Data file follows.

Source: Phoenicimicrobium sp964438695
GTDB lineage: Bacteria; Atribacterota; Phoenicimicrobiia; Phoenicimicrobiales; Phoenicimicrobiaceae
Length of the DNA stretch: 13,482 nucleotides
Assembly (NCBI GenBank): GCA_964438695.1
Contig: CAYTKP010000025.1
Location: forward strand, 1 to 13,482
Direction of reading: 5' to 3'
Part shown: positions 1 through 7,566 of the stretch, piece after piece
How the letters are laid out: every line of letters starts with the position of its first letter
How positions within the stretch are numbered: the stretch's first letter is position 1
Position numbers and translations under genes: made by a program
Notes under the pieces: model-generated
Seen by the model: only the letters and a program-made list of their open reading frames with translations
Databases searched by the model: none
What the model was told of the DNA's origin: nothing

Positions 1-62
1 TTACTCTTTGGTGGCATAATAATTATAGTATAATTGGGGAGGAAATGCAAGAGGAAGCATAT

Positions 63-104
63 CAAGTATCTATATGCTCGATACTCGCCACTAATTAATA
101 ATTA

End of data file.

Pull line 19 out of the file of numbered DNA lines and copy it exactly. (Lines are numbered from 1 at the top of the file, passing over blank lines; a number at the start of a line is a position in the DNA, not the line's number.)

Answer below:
63 CAAGTATCTATATGCTCGATACTCGCCACTAATTAATA